On Tuesday in class we went over a simple trick in class. It’s one you might have seen before:
In your head (no calculators or pens, etc.), take 1000 and add 40 to it. Now add another 1000. Now add 30. Add another 1000. Now add 20. Now add another 1000. Now add 10. What did you get?
Most people say 5000, but it’s really 4100. Even though it wasn’t specifically related to Instructional Design, I wanted to learn the psychology behind the trick. The answer wasn’t easy to find, but it appears this has to do with Gestalt psychology. Within Gestalt is the law of similarity, or the tendency of the mind to group similar things together. A visual example would be this:
We naturally tend to see the line of Os in a field of Xs instead of 14 lines of 11 characters consisting of 10 Xs and one O with the placement of the O in each consecutive string being a function of pos.O = pos.O + 1. It’s a nice mental shortcut that usually saves us a lot of time and helps us see patterns. Good stuff.
Except when we group things together that shouldn’t actually be grouped. In the math trick above, we’re dealing with multiples of 10, and a whole bunch of 1000s. When we get to that last part, we have 4090 in our heads, and we add 10 to get… 5000. What’s going on is that with all those 1000s being thrown at us, we’re grouping the sum of 90 + 10 (100) into the same group as the 1000s. Which is why we roll the number up to a full thousand instead of 100. 5000 seems to fit the pattern our brains are seeing better than 4100. It’s as if we took the X and O pattern above and changed only one line:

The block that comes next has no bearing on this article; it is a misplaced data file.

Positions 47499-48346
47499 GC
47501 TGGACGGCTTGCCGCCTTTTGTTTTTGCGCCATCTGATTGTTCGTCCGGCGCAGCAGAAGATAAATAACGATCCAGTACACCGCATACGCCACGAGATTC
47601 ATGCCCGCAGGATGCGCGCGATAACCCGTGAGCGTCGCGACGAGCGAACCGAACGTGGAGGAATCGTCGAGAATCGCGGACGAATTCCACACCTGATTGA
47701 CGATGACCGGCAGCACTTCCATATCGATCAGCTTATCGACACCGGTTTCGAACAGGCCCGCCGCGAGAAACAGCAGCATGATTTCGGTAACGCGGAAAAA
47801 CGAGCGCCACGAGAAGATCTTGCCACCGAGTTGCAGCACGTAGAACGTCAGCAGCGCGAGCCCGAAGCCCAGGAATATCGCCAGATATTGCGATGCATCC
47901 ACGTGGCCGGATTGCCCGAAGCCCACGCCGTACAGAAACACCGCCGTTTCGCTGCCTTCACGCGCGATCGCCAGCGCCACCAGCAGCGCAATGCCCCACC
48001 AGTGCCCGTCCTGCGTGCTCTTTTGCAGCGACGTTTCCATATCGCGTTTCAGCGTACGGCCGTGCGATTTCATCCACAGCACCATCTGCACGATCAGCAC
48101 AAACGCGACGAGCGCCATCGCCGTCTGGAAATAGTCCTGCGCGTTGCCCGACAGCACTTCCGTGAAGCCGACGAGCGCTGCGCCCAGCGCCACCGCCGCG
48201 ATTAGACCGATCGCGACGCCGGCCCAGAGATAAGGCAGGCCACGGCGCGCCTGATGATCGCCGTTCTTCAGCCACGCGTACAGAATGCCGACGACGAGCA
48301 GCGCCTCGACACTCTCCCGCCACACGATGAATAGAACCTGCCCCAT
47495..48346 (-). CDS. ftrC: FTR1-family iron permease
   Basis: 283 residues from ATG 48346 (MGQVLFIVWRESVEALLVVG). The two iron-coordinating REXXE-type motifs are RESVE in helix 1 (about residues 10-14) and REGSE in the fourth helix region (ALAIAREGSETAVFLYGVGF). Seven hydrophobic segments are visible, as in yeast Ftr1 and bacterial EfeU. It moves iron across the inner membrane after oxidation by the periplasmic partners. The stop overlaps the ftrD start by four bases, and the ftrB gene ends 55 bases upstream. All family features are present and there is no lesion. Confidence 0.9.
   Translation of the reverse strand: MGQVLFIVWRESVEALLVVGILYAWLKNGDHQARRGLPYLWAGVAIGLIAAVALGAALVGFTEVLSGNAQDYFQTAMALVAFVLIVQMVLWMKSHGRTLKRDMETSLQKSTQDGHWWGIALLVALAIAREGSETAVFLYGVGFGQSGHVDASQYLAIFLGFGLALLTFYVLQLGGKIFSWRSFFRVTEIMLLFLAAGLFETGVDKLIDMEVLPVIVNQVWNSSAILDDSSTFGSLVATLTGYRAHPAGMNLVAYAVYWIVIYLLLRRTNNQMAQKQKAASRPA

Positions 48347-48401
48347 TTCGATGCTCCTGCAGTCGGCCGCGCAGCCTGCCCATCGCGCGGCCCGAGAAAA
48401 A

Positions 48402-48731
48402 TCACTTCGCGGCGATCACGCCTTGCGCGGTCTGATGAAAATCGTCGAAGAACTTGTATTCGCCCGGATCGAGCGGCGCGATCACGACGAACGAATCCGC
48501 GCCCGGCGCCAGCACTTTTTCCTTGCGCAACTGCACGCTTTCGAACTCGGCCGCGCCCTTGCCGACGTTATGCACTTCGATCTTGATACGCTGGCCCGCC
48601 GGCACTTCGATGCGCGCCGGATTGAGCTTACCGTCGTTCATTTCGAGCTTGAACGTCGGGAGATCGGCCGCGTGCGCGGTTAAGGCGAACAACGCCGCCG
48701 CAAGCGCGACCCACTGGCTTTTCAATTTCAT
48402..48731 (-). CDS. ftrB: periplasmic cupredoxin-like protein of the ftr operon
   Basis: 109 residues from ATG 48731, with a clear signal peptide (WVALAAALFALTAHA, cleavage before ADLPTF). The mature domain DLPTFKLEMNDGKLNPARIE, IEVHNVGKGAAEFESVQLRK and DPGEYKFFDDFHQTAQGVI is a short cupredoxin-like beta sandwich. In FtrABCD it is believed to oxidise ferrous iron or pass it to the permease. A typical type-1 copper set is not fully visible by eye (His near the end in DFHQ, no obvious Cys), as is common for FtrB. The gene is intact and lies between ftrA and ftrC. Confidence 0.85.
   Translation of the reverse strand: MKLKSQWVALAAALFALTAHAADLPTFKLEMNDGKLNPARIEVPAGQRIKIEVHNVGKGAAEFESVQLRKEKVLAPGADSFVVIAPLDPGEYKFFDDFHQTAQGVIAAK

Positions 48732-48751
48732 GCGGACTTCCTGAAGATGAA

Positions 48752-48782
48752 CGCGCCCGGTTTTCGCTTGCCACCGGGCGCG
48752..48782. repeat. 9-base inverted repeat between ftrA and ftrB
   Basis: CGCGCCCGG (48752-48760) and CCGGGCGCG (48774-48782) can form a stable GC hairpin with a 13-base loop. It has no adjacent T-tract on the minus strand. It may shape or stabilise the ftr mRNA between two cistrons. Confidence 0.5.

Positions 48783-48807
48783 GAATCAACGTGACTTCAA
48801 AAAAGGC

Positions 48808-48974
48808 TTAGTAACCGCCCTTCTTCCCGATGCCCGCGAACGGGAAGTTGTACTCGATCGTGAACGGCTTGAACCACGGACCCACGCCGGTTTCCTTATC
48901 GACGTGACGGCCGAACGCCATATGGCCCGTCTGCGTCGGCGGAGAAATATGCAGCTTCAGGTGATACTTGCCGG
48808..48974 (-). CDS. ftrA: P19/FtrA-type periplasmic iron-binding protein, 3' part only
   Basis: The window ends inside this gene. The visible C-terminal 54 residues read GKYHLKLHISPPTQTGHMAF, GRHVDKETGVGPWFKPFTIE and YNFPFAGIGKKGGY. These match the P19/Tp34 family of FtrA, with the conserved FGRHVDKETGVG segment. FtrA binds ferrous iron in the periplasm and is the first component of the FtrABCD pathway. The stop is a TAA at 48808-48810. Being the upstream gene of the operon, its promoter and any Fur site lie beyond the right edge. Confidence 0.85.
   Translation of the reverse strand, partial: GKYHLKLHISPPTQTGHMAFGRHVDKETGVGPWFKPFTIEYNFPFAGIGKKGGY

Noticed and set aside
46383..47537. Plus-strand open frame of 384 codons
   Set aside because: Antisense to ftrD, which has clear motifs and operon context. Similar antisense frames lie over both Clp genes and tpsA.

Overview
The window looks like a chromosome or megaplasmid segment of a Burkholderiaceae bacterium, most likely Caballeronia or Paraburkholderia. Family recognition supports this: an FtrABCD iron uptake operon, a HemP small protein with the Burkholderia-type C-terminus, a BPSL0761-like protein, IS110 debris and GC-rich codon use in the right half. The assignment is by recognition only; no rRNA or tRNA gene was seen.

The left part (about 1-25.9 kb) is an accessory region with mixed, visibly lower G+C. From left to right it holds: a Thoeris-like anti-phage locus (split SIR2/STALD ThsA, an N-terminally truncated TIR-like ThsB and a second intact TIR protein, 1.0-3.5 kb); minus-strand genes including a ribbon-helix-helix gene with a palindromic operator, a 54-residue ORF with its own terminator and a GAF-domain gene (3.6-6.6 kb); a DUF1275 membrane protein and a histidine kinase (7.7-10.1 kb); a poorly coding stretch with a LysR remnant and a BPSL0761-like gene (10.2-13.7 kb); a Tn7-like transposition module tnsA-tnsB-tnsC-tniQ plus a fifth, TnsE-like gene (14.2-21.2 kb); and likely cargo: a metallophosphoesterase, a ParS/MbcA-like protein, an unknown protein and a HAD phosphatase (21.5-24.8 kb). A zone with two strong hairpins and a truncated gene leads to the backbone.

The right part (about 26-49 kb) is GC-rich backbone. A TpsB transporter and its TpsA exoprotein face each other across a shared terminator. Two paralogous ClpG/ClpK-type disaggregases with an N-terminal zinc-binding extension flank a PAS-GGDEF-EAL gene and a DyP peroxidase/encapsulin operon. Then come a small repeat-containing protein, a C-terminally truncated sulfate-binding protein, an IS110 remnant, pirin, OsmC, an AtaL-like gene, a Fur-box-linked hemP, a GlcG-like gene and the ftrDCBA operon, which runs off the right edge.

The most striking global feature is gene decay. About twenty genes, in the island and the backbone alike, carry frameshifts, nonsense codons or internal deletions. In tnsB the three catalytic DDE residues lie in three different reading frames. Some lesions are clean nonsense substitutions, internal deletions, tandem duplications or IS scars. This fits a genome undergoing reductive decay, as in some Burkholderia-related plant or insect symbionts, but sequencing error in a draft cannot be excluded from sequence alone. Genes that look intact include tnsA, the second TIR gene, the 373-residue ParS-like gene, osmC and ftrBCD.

Even though the imaginary line of Os is broken, you either might not see the break at all, or you sort of fill it in. Maybe it even kind of bugs you because you “know” there should be an O there. That’s another gestalt theory called continuance — our brains want detected patterns to continue, even if they’re broken somewhere along the way. It’s what helps us see the triangle in this image, even though there’s no triangle there:
What does any of this have to do with instructional design?
Well, work with me here. I think there are two ways it applies:
One of the things we’ve learned about in class is to “trust the model” — as in one of the models used to design instruction I wrote about earlier. Without following the model, we may design instruction that looks like some of those pictures above. We see the triangle, but do our learners? What could we be leaving out that they need to know? Would a child who has never really thought about what makes a triangle a triangle see the same thing we would? Or would she see three little black Pac-Mans looking at each other?
Oh 8, and 4. The things you can do.
Also, we’ve learned about in class how experts often can’t explain why they’re good at something. When they try to impart their skill to others, they often focus on details that don’t matter, or in the case of the pro baseball players saying “keep your eyes on the ball”, details that just don’t work. Their knowledge and expertise is complex, and if we were to draw it out we might see a line of Os in a field of Xs — the Xs being things that seem to matter but don’t. The expert doesn’t really know that they don’t matter — that a line of Os could be drawn against a field of anything, or even just empty space. They just don’t think about it because they never have to. They’re experts; not teachers. They see the triangle, well, um, because they just do!
It’s up to educational psychologists to understand these quirks of the mind — and that there’s an art and science to proper teaching. Otherwise, you might accidentally teach a whole classroom of students that 4090 + 10 = 5000.